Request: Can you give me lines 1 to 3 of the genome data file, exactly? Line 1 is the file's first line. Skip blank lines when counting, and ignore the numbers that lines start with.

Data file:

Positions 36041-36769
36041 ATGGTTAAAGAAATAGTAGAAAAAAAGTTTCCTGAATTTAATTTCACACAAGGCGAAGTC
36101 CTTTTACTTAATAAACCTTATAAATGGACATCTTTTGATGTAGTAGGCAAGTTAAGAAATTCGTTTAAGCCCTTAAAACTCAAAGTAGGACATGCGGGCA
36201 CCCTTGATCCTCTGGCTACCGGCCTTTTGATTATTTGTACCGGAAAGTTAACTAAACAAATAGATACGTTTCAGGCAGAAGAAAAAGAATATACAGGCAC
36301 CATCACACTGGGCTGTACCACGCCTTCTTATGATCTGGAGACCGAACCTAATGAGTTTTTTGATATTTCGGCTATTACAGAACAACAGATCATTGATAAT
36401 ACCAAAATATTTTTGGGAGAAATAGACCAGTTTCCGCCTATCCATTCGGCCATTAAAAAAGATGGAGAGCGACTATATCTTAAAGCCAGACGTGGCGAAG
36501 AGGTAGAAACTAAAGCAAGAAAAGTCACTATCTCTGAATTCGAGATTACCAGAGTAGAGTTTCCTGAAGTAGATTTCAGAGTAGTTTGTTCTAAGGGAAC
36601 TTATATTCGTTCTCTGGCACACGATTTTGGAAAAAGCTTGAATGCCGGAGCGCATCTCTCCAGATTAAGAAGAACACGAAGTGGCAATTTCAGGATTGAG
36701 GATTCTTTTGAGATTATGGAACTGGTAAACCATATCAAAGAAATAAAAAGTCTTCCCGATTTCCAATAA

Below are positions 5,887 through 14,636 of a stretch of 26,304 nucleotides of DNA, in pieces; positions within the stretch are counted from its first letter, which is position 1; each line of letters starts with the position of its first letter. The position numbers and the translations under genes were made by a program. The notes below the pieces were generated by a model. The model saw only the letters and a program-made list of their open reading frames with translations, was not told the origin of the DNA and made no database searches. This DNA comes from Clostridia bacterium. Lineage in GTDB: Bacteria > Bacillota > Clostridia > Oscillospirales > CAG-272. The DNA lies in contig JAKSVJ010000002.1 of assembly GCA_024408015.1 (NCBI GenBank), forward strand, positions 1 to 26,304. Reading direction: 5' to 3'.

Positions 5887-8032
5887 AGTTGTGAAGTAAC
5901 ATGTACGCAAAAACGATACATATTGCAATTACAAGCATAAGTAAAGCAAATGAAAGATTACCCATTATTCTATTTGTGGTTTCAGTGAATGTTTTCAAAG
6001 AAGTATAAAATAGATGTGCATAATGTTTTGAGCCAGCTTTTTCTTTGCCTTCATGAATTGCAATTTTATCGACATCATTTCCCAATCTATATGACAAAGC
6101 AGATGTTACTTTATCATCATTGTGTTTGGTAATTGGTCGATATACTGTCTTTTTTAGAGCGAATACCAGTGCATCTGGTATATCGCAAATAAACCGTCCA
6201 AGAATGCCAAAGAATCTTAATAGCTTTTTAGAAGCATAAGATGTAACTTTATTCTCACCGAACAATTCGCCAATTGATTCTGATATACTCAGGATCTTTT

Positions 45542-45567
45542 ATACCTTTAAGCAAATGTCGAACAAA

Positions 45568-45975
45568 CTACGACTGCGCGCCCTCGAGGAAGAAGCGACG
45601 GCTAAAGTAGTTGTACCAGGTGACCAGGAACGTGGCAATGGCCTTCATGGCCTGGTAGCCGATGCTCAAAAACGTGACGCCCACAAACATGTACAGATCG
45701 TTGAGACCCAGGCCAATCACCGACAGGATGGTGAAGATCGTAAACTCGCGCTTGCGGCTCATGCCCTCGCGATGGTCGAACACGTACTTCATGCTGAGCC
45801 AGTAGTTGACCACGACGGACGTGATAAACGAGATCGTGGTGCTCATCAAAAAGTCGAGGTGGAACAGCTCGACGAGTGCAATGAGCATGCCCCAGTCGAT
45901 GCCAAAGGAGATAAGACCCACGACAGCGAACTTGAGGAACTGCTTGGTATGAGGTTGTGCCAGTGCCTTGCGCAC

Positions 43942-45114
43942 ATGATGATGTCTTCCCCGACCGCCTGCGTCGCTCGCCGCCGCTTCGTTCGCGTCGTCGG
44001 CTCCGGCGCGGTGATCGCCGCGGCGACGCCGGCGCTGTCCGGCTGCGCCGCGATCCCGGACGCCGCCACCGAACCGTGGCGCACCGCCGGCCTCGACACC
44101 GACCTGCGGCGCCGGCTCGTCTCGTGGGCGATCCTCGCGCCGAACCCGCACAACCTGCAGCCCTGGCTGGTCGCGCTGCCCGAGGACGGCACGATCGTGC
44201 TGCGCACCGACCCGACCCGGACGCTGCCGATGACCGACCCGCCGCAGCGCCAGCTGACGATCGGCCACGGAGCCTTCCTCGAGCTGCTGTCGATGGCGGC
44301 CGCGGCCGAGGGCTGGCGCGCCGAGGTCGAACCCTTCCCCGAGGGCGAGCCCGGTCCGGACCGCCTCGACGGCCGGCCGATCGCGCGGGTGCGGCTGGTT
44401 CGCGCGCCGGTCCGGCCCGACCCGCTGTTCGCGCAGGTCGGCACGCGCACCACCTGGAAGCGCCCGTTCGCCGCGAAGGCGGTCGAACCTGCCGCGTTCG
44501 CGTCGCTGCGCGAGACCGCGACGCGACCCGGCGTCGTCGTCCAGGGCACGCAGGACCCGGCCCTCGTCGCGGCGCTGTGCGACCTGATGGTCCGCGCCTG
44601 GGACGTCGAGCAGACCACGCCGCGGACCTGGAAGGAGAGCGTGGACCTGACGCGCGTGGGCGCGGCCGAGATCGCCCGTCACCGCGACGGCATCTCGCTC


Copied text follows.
Positions 36041-36769
36041 ATGGTTAAAGAAATAGTAGAAAAAAAGTTTCCTGAATTTAATTTCACACAAGGCGAAGTC
36101 CTTTTACTTAATAAACCTTATAAATGGACATCTTTTGATGTAGTAGGCAAGTTAAGAAATTCGTTTAAGCCCTTAAAACTCAAAGTAGGACATGCGGGCA